Competence-based training results in better performance

Research that shows the relationship between competence development and performance improvement of Chalachew Tarakegne and colleagues in now published online (open access).

The study is about the effects of Comprehensive Competence-Based Training (CCBT) on the competence development and performance improvement of smallholder farmers in Ethiopia. A three-week randomized control group pretest-posttest design was applied in a single-blind field experiment. The impact of CCBT was tested by providing a training to two comparable farmer groups using conventional training and competence-based training. Both groups were labeled ‘Low-CBT’ and ‘High-CBT’ groups, referring to the below and above average level of implementation of principles of competence-based education in the training programs. The study was conducted amongst smallholder farmers (High-CBT n= 220; Low-CBT n = 220) in the West Gojjam Zone in Ethiopia. Dependent variables were related to an authentic professional core task during maize planting, and actual yield gain.

Data on competence development and performance improvement of farmers were collected from the participants, trainer, Development Agents and Trained Assessors.

The yield in quintal/hectare gains for each smallholder farmer was collected twice (before and after the intervention).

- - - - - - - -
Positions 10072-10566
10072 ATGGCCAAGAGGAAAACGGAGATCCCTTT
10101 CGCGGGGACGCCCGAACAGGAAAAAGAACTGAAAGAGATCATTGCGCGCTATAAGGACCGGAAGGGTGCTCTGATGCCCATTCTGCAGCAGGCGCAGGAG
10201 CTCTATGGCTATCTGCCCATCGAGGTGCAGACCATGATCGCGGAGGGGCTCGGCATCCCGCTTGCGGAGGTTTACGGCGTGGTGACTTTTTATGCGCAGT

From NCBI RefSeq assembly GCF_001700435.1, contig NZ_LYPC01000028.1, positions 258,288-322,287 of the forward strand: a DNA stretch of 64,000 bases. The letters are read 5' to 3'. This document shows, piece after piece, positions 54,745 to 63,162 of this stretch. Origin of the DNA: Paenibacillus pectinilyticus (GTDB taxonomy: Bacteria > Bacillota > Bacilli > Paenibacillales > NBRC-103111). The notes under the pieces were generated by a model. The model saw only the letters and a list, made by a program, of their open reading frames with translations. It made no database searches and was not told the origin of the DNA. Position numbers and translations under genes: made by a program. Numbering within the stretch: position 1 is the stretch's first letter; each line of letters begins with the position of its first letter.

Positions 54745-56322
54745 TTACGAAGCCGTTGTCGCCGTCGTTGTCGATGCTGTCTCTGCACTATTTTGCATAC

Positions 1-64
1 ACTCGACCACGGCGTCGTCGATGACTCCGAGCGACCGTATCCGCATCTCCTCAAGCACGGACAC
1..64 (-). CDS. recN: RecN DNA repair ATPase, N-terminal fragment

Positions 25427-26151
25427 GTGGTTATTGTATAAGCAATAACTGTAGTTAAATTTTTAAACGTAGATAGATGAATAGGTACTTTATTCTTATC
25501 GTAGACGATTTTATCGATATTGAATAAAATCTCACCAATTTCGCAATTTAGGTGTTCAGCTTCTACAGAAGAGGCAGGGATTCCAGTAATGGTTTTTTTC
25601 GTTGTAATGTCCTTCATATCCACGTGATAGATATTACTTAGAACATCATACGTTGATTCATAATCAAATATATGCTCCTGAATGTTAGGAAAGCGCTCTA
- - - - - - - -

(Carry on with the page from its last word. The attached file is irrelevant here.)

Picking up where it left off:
Repeated (pretest, posttest) MANOVA and ANOVA measurements were used to analyze the data.

The results showed that smallholder farmer competence development was higher in the High-CBT-group that in the Low-CBT-group.

Both groups showed better performance on the authentic job task and on the yield gains.

The latter is crucial, as it shows the difference between the groups in terms of objectively measurable performance. The baseline average yield for both groups was 22 quintal/hectare of maize. The High-CBT-group had a yield of 41 quintal/hectares of maize (+86% compared to the baseline), whereas the Low-CBT-group had 31 quintal/hectares of maize (+41%). The difference between these two, 86% improvement versus 41% improvement compared to the baseline is quite substantial and justifies considerable investments in competence-based training of small-holders farmers in comparable situations.

More research should be done to substantiate the relationship between competence-based education and training on the one hand, and competence development and performance improvement on the other hand. This study in Ethiopia can be replicated in other developing countries to see if the results will be positive as well.

The full reference the the article is as follows: Tarakegne, C., Wesselink, R., Biemans, H.J.A., & Mulder, M. (2023). The effects of comprehensive competence-based training on competence development and performance improvement of smallholder farmers: An Ethiopian case study. International Journal of Training and Development (published online November 13).